The Value of Values at Workday

Folks at Workday have been thinking a lot lately about the secrets to high-performing organizations, mostly because of the successes of our own high-performing customers. These organizations—many of which have joined us for Workday Rising in Las Vegas this week—are aligned and ambitious. They’re people-centric and honest. They outperform their competitors, empower their employees, and place a high value on corporate beliefs. And they’re exceptionally fun to work with.

Thing is, Workday is all these things too.

When Aneel and I started thinking about forming Workday in 2005, we knew we wanted it to epitomize all the good qualities of our past experiences. We had both learned that success doesn’t matter unless it’s rooted in good and considerate of people. And we knew that the real measure of success would be the degree to which Workday abided by a set of core values.

The idea of defining an organization’s core values was brought to my attention 20+ years ago by the book, “Beyond Entrepreneurship: Turning Your Business Into an Enduring Great Company,” by Jim Collins and William C. Lazier. Collins and Lazier wrote of core values as “where vision begins,” “a company’s genetic code,” and “an absolutely authentic expression of the values and beliefs you hold in your own gut.”

PeopleSoft was the first company at which I worked where we defined and reinforced core values, and I think it’s safe to say the exercise panned out. PeopleSoft had a reputation for a very strong, unique, and positive company culture, and people enjoyed working there.

Consequently, Workday also operates according to our core values: Employees, Customer Service, Integrity, Innovation, Fun, and Profitability. These values drive our business behavior, define what’s important to us, and inspire our company’s culture. Internally, we’ve been talking with employees about Workday’s cultural identity, and interestingly, they keep reminding us that we’re a values-driven company above all else. Our employees tell us this; we don’t tell them.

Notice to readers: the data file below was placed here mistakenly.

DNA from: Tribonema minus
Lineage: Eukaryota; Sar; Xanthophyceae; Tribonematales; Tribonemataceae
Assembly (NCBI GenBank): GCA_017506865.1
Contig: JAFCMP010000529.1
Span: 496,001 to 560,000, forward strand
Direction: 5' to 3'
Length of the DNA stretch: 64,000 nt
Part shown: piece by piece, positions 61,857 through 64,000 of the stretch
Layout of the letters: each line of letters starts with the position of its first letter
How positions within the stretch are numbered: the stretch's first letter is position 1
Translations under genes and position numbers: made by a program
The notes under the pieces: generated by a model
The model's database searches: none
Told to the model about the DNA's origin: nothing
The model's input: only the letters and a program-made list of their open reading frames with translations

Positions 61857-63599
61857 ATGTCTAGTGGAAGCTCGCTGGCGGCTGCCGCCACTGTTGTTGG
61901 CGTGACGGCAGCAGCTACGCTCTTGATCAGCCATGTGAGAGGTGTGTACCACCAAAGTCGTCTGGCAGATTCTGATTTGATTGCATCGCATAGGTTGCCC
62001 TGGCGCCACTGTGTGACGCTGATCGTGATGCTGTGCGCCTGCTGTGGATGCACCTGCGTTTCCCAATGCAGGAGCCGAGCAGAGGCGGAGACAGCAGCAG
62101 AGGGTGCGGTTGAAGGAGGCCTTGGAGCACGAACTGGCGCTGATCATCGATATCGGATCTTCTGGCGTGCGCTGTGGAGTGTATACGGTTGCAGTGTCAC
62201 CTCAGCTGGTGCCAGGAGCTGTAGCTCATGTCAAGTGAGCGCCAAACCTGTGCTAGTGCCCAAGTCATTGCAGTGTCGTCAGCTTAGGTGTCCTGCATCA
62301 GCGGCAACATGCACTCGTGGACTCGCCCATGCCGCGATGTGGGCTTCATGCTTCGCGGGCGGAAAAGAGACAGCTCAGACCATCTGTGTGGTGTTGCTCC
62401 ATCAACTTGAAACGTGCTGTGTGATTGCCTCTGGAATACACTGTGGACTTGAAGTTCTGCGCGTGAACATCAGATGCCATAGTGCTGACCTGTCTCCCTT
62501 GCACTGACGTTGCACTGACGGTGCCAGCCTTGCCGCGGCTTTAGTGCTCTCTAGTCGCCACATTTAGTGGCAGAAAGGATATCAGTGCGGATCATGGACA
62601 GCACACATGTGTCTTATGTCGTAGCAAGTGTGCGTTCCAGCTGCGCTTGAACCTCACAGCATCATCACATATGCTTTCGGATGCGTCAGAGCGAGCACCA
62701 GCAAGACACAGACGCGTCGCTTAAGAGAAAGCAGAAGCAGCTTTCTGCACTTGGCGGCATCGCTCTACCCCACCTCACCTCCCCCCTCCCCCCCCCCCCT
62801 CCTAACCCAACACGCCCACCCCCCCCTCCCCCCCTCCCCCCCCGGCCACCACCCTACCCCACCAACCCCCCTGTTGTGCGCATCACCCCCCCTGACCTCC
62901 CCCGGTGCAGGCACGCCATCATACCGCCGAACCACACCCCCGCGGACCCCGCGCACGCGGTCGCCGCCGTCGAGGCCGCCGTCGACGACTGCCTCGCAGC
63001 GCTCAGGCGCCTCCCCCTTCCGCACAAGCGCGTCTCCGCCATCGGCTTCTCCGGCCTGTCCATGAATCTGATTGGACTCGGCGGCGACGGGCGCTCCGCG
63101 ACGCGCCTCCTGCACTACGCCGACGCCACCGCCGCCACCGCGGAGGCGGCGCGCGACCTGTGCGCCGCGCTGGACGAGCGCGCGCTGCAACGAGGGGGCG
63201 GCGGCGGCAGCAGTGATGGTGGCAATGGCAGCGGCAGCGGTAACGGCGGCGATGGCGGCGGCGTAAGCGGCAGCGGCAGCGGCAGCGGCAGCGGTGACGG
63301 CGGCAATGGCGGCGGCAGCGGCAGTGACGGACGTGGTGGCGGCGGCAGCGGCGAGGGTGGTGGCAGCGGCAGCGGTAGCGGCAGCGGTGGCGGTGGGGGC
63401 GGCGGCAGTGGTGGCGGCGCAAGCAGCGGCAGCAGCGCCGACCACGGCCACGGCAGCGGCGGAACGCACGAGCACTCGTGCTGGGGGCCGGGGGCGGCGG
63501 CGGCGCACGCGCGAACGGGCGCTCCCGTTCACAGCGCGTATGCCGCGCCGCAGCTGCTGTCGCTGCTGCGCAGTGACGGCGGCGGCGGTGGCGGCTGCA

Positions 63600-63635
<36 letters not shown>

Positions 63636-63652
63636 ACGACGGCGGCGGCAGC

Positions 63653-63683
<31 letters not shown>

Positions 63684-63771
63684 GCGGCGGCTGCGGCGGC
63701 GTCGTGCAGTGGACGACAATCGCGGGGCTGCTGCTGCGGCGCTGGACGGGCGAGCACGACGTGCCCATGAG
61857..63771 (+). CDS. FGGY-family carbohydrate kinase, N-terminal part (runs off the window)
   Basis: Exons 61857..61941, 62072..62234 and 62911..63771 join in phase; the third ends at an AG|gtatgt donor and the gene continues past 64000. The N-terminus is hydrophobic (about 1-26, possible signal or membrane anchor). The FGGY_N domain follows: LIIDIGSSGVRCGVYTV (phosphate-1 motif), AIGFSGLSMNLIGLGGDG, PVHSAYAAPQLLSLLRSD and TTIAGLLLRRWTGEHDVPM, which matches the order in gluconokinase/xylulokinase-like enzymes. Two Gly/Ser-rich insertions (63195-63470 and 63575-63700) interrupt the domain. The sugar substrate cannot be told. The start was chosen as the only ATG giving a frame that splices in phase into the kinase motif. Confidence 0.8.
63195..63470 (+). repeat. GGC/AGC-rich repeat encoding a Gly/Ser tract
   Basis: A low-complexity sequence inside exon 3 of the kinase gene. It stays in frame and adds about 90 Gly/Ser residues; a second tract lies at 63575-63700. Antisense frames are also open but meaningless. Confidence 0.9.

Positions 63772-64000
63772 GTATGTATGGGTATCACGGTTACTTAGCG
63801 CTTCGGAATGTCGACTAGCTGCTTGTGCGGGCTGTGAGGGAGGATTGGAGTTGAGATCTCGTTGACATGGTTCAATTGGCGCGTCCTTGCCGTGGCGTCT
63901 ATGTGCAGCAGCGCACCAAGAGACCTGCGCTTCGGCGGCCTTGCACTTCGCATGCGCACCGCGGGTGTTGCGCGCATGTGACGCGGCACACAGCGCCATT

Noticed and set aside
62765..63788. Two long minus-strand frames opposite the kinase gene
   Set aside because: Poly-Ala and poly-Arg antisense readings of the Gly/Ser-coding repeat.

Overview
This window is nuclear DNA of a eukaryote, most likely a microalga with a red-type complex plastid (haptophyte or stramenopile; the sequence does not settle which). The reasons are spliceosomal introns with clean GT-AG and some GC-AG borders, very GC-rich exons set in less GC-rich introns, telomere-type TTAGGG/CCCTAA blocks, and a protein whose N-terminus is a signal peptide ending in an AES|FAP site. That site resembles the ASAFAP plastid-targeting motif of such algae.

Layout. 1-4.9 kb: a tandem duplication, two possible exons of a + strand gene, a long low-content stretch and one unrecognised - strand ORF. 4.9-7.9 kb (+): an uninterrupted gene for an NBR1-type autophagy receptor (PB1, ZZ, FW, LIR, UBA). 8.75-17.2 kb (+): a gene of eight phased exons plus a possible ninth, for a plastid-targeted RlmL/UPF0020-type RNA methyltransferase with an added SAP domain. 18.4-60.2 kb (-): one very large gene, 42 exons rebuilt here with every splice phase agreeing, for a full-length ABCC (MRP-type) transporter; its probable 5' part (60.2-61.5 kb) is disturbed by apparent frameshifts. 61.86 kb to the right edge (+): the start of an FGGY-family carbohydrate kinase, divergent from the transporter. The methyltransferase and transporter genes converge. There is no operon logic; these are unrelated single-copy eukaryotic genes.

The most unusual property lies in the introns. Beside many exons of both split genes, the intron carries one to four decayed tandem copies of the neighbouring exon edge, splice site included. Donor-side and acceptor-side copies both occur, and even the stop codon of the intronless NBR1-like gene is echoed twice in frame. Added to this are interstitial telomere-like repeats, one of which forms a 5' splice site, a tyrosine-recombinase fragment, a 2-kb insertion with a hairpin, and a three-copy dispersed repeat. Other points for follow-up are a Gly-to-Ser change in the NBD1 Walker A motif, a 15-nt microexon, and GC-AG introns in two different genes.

Over the years, many people have asked for business advice. I’m known for a few quirks, like demanding clean restrooms. (If you can’t keep a restroom clean, customers will attribute the same sloppiness to your products.) But my best advice is to establish and live by core values, and hire people you know will be a good cultural fit. As author Jim Collins wrote in a more recent book, “Good to Great,” “… good-to-great companies [place] greater weight on character attributes than on specific educational background, practical skills, specialized knowledge, or work experience.”

How do I know core values work? I’ve received quite a few emails from former PeopleSoft colleagues who moved on to other companies and proudly took the concept of core values with them. That’s pretty good proof of “paying it forward” in my mind.

More importantly, people at Workday respect each other and get along. We care about and trust each other, our customers, and our partners. Our arrows are all pointed in the same direction instead of at each other. And we get excited about new ideas and solutions, just like the like-minded, high-performing companies we do business with.

I’ve always said that as an entrepreneur, I’ve looked for market opportunities, but as a human being, I want to enjoy work. Workday works from its gut. We’re completely mobilized by what we do as a team. We value our relationships. We love to let loose. And I really enjoy being here. That’s how I know our core values are working.